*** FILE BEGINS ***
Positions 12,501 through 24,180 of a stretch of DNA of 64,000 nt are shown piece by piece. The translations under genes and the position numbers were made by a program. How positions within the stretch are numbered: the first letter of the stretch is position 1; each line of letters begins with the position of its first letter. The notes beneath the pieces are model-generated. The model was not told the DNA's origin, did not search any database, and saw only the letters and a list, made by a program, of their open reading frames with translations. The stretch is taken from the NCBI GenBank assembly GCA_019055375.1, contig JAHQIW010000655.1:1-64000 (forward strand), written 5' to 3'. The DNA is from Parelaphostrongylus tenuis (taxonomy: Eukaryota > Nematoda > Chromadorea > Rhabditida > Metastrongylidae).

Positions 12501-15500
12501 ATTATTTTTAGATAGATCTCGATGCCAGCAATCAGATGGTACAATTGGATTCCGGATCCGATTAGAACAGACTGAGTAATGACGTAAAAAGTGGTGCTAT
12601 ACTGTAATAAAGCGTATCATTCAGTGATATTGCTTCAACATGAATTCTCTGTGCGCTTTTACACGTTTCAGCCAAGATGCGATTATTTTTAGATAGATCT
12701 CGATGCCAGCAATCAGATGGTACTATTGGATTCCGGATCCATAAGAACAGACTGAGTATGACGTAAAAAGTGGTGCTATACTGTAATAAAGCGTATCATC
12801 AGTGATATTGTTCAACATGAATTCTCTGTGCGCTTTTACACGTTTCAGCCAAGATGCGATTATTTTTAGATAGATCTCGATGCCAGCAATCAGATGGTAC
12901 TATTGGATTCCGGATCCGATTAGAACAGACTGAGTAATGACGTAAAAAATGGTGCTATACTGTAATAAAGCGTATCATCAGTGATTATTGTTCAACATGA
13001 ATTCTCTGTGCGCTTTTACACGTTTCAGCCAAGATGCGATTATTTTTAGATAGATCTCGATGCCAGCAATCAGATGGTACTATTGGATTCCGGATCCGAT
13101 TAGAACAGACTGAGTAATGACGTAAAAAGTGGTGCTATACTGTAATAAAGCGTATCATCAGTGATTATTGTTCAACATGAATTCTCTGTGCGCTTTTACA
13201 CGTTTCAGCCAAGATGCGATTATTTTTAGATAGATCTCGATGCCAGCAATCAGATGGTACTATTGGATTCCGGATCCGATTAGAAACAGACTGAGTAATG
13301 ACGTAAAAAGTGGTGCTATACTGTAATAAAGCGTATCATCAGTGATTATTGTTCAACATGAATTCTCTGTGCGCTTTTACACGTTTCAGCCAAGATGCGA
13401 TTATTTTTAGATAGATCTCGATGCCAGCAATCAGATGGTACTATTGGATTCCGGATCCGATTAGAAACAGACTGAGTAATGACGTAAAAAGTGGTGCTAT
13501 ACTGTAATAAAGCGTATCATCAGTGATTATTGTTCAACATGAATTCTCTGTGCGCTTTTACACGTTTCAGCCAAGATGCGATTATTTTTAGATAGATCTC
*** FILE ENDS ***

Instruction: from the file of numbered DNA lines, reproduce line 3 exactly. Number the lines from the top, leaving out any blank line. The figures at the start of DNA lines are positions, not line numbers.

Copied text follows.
12501 ATTATTTTTAGATAGATCTCGATGCCAGCAATCAGATGGTACAATTGGATTCCGGATCCGATTAGAACAGACTGAGTAATGACGTAAAAAGTGGTGCTAT